The attainment of these objects, and others, will be realized from the teachings of the present specificationtaken in conjunction with the drawings, of which FIG. 1 is a schematic drawing of a circuit for practicing the invention;
FIG. 2 shows a childs breathing cycle;
FIG. 3 is a schematic representation of a portion of the circuit; and
FIG. 4 is a representation of a control panel.
SYNOPSIS Broadly speaking, the present invention uses body electrodes to direct an electric current through a particular portion of the patients body; the type of electric current being selected in order to be optimumly modulated by the changes that are to be studied. The modulations produce an output waveform that is applied to a visual indicatorV device, whereby the visual indicator permits the operator to observe the frequency and magnitude of the changes which, if desired, may also be recorded. The `operator uses the indicator device to set the point at which the output waveform produces a trigger-signal, so that a utilization device-such as an X-ray machine-is triggered at the optimal instant.
INTRODUCTION empty, they have a different electrical impedance than when they are full of air. Similarly, when electrodes are fastened near the temples, the pulsations of blood in that area produce a varying electrical impedance. In a similar manner, uterine contractions also change the amount of 4blood in that area, and this causes a change of electrical impedance. These changes of electrical impedance are particularly effective in modulating an electric current of a particular frequency.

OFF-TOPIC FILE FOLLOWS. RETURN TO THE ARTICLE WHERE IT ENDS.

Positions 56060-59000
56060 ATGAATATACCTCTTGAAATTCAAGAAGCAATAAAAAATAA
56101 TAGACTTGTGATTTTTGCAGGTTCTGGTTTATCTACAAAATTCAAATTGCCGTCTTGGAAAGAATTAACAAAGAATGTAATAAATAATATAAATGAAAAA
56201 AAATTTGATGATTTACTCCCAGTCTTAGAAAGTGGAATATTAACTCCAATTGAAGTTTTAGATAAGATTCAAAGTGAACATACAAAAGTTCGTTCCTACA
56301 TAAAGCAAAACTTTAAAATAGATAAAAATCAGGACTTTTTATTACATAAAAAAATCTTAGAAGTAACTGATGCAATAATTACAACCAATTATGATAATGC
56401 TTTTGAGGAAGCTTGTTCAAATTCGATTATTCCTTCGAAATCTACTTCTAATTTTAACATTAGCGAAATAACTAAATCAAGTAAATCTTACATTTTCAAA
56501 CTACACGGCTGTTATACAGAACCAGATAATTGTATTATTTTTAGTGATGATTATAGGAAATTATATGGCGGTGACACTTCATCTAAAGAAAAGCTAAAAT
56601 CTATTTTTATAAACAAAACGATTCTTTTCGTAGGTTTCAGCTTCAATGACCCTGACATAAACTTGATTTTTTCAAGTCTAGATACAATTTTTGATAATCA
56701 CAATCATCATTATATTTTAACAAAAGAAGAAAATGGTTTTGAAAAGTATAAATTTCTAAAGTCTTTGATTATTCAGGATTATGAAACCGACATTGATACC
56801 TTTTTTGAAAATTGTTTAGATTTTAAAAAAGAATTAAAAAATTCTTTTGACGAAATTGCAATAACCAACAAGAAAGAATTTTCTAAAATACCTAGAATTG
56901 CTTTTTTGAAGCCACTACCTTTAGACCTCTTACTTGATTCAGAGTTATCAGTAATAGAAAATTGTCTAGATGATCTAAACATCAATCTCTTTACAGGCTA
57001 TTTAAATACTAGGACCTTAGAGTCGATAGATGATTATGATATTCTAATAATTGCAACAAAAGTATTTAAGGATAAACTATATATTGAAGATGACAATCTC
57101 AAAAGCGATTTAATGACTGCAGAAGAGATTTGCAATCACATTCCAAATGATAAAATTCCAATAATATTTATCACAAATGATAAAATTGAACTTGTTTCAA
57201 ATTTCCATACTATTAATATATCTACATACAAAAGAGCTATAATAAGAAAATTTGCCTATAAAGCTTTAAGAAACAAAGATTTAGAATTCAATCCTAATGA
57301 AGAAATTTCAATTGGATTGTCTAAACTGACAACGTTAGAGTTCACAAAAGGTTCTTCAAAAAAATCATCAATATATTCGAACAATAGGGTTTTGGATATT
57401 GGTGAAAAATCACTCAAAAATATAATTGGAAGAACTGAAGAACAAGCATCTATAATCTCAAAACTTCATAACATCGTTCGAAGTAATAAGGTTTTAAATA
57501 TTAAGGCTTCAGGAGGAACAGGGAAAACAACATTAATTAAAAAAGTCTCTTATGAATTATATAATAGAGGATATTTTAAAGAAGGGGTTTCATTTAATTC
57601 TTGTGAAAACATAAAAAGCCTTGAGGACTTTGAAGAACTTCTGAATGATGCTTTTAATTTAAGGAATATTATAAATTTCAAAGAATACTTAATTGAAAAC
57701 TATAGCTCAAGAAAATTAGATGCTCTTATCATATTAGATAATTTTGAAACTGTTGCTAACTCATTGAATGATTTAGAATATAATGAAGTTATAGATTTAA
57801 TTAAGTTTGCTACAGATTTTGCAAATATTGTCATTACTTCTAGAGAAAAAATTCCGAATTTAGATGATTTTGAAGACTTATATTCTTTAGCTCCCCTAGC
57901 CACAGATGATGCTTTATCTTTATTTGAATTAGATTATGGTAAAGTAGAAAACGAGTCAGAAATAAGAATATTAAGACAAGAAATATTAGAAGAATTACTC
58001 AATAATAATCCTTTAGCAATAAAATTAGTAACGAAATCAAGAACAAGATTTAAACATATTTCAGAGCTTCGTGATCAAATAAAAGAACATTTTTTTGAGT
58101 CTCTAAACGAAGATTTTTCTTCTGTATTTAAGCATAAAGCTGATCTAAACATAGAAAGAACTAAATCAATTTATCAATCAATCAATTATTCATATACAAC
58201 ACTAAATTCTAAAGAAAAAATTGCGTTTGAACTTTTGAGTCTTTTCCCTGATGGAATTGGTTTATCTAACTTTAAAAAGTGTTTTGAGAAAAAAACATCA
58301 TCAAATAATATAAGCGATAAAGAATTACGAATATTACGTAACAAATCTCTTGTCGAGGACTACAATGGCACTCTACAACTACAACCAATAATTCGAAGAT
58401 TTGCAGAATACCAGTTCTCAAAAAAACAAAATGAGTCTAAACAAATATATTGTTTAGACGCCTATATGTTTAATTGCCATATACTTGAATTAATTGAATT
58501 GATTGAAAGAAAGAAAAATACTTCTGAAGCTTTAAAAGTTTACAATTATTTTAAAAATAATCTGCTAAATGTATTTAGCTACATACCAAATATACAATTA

Therefore, the present invention produces an electrical current of the optimal frequency to be affected by the changed impedance of these internal activities of the body. In this way the resultant current is modulated, and may be demodulated to produce an output waveform that corresponds to the internal activities of the human body.
It was originally believed that electrical signals having a frequency of 20,000 cycles per second were optimum; but further investigation proved that this was not the case. It was determined experimentally that layers of fatty tissue in the area where the electrodes were attached tend to limit the electric current entering the body. This limitation was quite marked for the 20,000 cycle-per-second current; but, for a current having a frequency of between 50,000 cycles-per-second, and 100,000 cycles-per-second the fatty layers had a minimal effect. Therefore, by using a 100,000 cycle-per-second electrical current, the arrangement worked in an optimal manner for all types of body structure; and for children as well as adults. As discussed above, this electric current is modulated by the bodys internal activities, such as the breathing cycle. Therefore, the demodulated output waveform corresponds to the breathing cycle; and by causing the output waveform to produce a visual indication corresponding to the breathing cycle, an operator can determine at which point the lungs are full, and at which point the lungs are empty.